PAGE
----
Fish out of water (audio)Story Rating: 4.75 stars
Audio Rating: 4.5 stars

Narrator: Greg Tremblay
Length: 9 hours, 20 minutes

Audiobook Buy Links: Audible | iBooks
Book Buy Links: AmazoniBooks

Private investigator Jackson Rivers barely survived a shooting eight years ago. That’s not the worst part. No, worse is that he’d been an undercover cop on a sting to nail other dirty cops—and a fellow cop took him out. Now he works as an investigator for a law firm, and he’s desperate to help his “foster” brother Kaden, when he’s set up for a cop killing. Kaden’s a family man running two businesses. He’s not a drug addict and he’s not a killer. He doesn’t trust the police, not since Jackson’s shooting and the hullabaloo that caused. But he’d never shoot a cop. He’d been arrested, while unconscious at the scene, and his tox screen was tampered with.

Jackson recruits Ellery Cramer, hot-shot litigator from the firm to represent Kaden, because he knows Ellery won’t kowtow to cops or the DA. And Kaden’s life is definitely in danger. Both witnesses to the shooting are already dead, and Jackson and Ellery each have bullets flying in their close proximity. To keep each other safe, and dig as deep as they can as fast as possible, they work together—which is personally uncomfortable because both Jackson and Ellery share a mutual attraction. Jackson’s a free-spirit, out-and-proud bisexual, and Ellery’s, well, he’s repressed but very much gay. And Jackson can’t imagine why a high-brow wealthy guy like Ellery would find his flashback-having, blue-collar, ex-cop self to be anything special.

I absolutely coasted through this audiobook. The narrator’s voice is appropriately low and gruff for Jackson and the rotten villains, and still able to modulate between Ellery’s cultured voice and the more high-pitched female characters. The pace was perfect, with excellent voice-acting in all the right parts. My headphones are substandard—so my hubs was curious what I was listening to that involved the use of so many F-bombs. I had to chuckle. Just some down-and-dirty sexytimes, I told him. And, there is just a bit of that. The story is really more mystery/suspense, in the vein of a legal thriller with a dash of a love story. The attraction simmers—as much as it can for a book that spans (mostly) five days. And, when Jackson and Ellery chase the disappearing leads to find who set up Kaden, it brings Jackson’s shooting right back into question. This full-circle plotting made the coincidences between Jackson’s and Kaden’s cases natural and organic, and I really liked how it all came together.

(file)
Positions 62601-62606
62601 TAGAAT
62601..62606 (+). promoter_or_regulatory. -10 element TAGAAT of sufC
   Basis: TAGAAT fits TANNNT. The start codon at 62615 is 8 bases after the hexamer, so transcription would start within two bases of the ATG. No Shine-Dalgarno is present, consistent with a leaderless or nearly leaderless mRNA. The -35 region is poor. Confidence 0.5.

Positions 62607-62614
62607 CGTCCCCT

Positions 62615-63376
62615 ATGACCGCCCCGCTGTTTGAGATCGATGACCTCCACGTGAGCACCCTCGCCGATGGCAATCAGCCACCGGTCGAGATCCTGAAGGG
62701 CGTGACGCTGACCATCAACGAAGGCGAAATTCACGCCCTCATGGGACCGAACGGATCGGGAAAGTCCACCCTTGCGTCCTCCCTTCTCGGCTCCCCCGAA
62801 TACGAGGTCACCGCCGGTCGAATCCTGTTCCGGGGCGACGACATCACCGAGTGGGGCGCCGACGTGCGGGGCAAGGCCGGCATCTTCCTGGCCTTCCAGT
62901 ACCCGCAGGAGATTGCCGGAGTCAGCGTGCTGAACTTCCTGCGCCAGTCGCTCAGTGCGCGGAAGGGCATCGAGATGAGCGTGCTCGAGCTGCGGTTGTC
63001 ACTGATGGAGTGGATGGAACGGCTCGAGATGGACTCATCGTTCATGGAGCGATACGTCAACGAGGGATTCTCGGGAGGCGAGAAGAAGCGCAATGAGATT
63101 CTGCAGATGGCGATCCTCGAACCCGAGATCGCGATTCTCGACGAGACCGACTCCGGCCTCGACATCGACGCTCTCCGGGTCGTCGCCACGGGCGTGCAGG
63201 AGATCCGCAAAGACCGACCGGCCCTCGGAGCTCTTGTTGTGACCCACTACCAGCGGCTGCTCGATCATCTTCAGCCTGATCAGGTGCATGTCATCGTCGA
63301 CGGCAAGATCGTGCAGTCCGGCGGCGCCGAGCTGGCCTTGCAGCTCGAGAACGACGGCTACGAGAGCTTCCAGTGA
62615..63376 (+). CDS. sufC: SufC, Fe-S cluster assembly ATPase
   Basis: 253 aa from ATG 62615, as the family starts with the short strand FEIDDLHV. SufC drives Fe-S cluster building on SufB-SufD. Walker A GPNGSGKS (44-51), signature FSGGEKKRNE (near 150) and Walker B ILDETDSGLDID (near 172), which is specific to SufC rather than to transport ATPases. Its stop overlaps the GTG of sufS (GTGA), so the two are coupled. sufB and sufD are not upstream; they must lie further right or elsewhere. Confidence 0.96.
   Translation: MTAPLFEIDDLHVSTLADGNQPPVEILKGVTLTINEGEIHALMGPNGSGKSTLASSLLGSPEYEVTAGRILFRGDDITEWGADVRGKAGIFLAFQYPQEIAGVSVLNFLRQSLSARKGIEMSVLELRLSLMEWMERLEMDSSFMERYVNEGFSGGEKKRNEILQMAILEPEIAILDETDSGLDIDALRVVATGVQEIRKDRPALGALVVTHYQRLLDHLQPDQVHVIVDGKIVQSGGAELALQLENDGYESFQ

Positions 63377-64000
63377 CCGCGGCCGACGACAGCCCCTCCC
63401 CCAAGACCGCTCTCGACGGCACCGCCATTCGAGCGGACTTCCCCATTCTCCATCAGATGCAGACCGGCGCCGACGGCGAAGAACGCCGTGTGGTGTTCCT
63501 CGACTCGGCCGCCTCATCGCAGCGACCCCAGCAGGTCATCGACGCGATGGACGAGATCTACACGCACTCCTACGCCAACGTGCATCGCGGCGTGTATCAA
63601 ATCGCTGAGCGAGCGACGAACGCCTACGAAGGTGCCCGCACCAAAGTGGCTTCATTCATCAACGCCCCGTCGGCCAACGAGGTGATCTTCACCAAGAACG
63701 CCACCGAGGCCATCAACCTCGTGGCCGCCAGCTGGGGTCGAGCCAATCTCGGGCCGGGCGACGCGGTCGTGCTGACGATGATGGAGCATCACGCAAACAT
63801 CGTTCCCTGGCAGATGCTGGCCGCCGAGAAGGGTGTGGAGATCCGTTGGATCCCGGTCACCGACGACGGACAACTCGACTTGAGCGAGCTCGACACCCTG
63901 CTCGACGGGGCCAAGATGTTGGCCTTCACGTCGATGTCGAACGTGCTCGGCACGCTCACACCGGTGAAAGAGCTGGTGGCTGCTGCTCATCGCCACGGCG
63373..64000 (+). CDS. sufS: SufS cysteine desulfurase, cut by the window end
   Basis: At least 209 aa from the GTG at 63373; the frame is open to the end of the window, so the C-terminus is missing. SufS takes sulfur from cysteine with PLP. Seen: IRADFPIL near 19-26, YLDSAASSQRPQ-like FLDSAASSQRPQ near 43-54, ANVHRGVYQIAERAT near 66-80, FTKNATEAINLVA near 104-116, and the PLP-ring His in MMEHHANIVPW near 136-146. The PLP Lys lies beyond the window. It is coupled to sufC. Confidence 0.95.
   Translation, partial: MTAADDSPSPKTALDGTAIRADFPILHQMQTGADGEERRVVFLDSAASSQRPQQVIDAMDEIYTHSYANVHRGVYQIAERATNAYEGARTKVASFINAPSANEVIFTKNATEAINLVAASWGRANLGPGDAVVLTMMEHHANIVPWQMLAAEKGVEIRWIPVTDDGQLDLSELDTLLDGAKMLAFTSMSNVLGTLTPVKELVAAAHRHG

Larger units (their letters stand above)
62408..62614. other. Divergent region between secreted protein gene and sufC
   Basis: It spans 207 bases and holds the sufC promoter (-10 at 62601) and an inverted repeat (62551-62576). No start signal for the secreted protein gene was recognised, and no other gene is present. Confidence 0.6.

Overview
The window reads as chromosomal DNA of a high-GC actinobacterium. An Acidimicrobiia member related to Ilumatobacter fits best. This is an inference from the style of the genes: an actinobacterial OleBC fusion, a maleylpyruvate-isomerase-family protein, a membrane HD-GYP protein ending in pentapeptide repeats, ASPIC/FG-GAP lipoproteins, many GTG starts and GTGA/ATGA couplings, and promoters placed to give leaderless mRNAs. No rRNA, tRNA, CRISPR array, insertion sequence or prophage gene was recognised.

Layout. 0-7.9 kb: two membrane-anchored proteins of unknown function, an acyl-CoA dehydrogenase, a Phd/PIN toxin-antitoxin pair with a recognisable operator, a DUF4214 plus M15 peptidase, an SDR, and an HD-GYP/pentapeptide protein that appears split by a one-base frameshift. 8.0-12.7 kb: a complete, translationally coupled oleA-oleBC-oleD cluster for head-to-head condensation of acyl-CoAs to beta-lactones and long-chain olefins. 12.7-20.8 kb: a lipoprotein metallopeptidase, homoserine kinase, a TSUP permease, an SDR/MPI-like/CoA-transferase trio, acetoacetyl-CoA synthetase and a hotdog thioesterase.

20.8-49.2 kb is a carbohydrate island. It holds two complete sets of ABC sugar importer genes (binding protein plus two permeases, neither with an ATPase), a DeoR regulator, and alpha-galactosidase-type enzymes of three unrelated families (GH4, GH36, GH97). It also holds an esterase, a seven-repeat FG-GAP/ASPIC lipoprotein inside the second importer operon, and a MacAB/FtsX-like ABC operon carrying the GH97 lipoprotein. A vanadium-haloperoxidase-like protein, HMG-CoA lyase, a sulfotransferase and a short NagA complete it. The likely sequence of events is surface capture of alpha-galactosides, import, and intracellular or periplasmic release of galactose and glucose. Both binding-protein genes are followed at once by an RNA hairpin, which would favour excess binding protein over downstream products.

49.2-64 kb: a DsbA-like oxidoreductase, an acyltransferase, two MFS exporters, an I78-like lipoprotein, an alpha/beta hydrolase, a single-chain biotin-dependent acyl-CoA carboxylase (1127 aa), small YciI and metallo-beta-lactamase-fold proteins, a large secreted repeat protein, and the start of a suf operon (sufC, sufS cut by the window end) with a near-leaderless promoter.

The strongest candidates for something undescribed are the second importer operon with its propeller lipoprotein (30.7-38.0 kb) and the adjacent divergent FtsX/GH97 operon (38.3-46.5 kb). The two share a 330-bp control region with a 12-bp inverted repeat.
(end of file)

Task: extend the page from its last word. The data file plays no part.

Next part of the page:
Both Ellery and Jackson are men I’d like to spend more books with, and that’s hopefully the case. The end seemed mostly HEA—with a cracked door that makes me think Ellery and Jackson will continue to work closely together and, someday, open their own firm. Or, maybe that was just me wishful thinking… In the meantime, if you like suspense/thrillers with racially-charged murder cases and horrifying police aggression and corruption, well, this is your book. I couldn’t stop listening—even though it was Christmastime and I had pressing elf duties.

A review copy of this book was provided by Dreamspinner Press.

veronica sig